If you need pain relief, you can take an over-the-counter anti-inflammatory painkiller, such as ibuprofen. This will help relieve any pain and swelling in your hand. Always read the patient information leaflet that comes with your medicine and if you have any questions, ask your pharmacist for advice.
Try to resume your usual activities as much as possible. You will usually be able to start moving your finger soon after surgery, when it’s comfortable to do so.
If you are struggling to regain normal use of the hand after about three weeks, you may need to have some hand therapy. Your surgeon will be able to arrange this.
Some people feel tenderness, discomfort and swelling around the area of their scar for a while after the operation (if they have had open surgery). Contact the hospital or your GP if:
As with every procedure, there are some risks associated with surgery to release trigger finger. We have not included the chance of these happening as they are specific to you and differ for every person. Ask your surgeon to explain how these risks apply to you.
Side-effects are the unwanted but mostly temporary effects you may get after having the procedure.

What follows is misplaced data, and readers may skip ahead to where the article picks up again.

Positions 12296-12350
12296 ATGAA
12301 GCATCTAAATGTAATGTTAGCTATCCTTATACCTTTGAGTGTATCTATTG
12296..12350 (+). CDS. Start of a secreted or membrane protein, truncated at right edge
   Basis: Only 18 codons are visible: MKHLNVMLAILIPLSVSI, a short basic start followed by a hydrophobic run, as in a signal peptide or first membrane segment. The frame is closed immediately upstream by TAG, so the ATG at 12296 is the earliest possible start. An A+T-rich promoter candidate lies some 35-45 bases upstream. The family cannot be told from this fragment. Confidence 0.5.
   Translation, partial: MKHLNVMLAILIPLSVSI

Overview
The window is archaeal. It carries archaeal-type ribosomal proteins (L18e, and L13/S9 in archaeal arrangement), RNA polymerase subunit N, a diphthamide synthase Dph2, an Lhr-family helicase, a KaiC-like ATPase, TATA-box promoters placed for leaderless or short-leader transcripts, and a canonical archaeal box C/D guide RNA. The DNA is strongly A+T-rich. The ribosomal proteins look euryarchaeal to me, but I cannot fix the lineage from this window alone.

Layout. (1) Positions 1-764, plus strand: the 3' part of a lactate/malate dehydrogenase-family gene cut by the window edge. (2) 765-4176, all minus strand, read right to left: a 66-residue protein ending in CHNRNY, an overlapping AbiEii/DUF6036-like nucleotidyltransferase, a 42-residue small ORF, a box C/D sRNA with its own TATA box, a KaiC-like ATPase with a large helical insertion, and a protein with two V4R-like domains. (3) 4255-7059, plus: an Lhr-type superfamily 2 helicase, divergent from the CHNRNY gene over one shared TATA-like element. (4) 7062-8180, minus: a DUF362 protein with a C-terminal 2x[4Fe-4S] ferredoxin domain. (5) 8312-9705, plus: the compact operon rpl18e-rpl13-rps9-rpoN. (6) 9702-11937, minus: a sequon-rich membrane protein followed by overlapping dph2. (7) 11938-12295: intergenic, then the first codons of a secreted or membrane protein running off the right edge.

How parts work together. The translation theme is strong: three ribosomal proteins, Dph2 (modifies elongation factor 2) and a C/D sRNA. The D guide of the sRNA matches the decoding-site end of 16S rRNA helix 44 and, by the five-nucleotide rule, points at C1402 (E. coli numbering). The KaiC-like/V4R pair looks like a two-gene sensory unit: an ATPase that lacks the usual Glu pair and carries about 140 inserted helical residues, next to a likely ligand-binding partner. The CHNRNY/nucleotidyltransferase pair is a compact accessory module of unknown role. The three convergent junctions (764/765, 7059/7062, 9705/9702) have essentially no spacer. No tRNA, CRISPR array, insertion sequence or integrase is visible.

After surgery, you may have some pain, tenderness and swelling around the operation site. This may last for several weeks.
Complications are when problems occur during or after the operation. Complications of trigger finger release surgery include:
For answers to frequently asked questions on this topic, see Common questions.
For sources and links to further information, see Resources.
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This information was published by Bupa's Health Information Team and is based on reputable sources of medical evidence. It has been reviewed by appropriate medical or clinical professionals. Photos are only for illustrative purposes and do not reflect every presentation of a condition. The content is intended only for general information and does not replace the need for personal advice from a qualified health professional. For more details on how we produce our content and its sources, visit the about our health information page.
Publication date: July 2011